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Some Toronto malls are booming, but not necessarily because of the shopping | CBC News



To anyone who visits Toronto’s Yorkdale Shopping Centre in the weeks leading up to Christmas, it would appear the death of the mall has been greatly exaggerated.

The parking lot is packed and so too is the mall, as people explore its unique mix of high-end retail and array of non-retail “experiences” that most busy malls now include, such movie- and product-related pop ups and installations geared to photo-happy consumers.

The two-million-square-foot property is the most successful mall in Canada, with annual sales of more than $2 billion.

“In the mall business, you always have to be fresh. You always have to think about what your customers are after and remain relevant for the customer,” said Robert Horst, vice-president of retail at Oxford Properties, which operates Yorkdale.

“You want to bring them out of their chairs, off their sofa, into a space where they can shop. But it’s important to create experiences that the customers will find unique, different and something that they can’t do anywhere else.”

Are malls dying?

For nearly 30 years, people have been predicting the death of malls, and their obituaries have been written over and over. Some thought the COVID-19 pandemic and the spike in online sales would be the final nail in malls’ coffins.

But while many tired suburban malls are full of empty stores or have lost their “anchor tenant,” others are thriving like never before. Malls such as Yorkdale and The Well, which recently opened in downtown Toronto, are offering fresh takes on retail and expanding the mall experience beyond simply shopping. Yorkdale estimates it has 18 million visitors a year.

“Smaller malls, malls with some of the department stores that have gone into bankruptcy, those are the malls that are struggling, and many of those have died and many of those will probably continue to die,” said Alexandra Lange, author of Meet Me By The Fountain: An Inside History of the Mall.

“I think there’s always going to be a set of super-successful traditional malls. But I do think that it is a time for creativity about all the other malls.”

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The operators of many regional malls, however, have been slow to embrace the idea that consumer expectations of malls are quickly evolving, said Canadian author Doug Stephens, who recently wrote Resurrecting Retail: The Future of Business in a Post-Pandemic World.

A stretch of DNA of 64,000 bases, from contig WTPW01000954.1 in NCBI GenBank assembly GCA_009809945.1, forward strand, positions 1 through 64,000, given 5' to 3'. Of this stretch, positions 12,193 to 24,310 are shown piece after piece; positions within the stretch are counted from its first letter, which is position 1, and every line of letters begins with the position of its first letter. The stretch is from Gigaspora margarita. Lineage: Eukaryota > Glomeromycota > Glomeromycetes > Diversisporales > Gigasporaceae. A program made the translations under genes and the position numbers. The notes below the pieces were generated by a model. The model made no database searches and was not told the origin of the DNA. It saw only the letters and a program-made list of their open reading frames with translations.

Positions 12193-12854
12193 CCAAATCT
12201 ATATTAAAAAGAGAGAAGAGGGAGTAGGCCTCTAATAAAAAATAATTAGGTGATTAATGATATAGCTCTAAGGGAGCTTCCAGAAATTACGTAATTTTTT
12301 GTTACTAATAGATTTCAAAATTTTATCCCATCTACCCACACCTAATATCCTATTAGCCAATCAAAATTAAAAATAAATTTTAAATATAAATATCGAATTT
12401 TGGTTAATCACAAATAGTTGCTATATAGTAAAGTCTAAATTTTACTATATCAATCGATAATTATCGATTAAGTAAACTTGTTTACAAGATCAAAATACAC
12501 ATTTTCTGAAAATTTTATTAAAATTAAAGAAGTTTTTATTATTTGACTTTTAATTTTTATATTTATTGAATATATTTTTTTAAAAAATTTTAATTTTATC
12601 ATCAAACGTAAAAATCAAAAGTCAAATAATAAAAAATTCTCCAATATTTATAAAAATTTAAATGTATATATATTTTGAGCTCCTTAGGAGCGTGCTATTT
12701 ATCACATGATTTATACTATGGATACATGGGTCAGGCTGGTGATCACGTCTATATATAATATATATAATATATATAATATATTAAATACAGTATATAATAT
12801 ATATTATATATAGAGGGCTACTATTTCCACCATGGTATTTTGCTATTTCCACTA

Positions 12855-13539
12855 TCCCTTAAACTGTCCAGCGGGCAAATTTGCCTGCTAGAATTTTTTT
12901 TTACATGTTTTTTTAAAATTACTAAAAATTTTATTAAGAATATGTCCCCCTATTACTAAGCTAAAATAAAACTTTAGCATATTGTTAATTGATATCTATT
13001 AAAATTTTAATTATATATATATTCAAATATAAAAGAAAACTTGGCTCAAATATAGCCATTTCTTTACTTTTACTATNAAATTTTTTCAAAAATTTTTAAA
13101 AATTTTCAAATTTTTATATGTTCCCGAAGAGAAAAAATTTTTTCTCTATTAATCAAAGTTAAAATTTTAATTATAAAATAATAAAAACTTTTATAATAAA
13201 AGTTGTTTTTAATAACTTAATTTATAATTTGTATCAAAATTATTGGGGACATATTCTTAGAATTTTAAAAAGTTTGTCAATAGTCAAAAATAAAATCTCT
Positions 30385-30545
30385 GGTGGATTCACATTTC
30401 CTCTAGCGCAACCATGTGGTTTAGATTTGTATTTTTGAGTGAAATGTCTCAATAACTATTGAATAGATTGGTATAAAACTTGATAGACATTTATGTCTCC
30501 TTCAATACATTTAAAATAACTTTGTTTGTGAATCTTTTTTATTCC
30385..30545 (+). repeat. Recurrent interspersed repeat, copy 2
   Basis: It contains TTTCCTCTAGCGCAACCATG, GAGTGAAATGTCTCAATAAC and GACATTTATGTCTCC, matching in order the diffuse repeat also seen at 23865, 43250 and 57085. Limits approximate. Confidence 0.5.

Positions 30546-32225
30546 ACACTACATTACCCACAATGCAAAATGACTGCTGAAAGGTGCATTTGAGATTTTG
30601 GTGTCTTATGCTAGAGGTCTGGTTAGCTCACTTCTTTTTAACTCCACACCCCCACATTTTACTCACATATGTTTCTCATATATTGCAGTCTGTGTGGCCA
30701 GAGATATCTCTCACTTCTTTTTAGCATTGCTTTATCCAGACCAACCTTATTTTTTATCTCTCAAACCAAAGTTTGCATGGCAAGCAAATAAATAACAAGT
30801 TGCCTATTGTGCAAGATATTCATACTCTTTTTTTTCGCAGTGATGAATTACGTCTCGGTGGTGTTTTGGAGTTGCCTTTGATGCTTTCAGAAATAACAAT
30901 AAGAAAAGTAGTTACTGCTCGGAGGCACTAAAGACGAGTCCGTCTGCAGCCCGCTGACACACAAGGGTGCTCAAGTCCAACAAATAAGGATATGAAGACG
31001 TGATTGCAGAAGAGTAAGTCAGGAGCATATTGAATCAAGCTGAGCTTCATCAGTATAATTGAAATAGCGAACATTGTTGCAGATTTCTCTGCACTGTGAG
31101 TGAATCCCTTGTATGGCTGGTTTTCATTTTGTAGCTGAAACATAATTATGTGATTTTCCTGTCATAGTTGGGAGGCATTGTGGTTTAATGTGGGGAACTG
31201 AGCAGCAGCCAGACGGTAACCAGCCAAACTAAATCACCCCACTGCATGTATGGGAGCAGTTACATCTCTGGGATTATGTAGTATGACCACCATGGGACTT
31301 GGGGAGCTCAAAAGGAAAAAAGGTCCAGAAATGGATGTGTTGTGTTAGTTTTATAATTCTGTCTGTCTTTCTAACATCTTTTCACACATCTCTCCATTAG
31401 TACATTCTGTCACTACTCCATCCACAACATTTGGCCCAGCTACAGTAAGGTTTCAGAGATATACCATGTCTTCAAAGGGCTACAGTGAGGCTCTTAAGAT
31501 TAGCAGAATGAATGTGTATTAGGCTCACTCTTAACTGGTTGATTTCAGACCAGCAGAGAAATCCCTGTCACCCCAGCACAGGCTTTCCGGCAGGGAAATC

“They really need to revisit the whole notion of place-making and the entertainment factor of going to the mall,” he said.

“It has shifted to either experiencing something, buying something, tasting something or seeing something that you simply can’t find anywhere else, particularly online. And frankly, most malls, not just in Canada, but in North America, really have not yet embraced that new mindset.”

A mix of luxury and experiences

Yorkdale is a mix of 270 mostly high-end stores and many other things — particularly attractions designed for shoppers to interact with and post on social media.

It currently features a massive pop-up candy store linked to the new movie Wonka and Christmas tree designed by the fashion house Dior that’s always surrounded by shoppers snapping pictures and videos.

Abhinav and Garima Sharma, a fashionable couple with an admitted penchant for luxury, were hand-picked by Dior to attend a special product showing. (Greg Bruce/CBC)

Abhinav and Garima Sharma, a couple with an admitted penchant for luxury, were hand-picked by Dior to attend a special product showing.

“If there’s an event, it’s more exciting and you’re more enticed to buy because you’re here and you know someone’s really gone out to reach out to you,” Garima said.

“Yorkdale has been really good with that. They’ve been doing a lot of pop-up experiences, which brings a lot of visitors. Every few months you see a new pop up, and I think people who are interested in that particular brand want to come check it out.”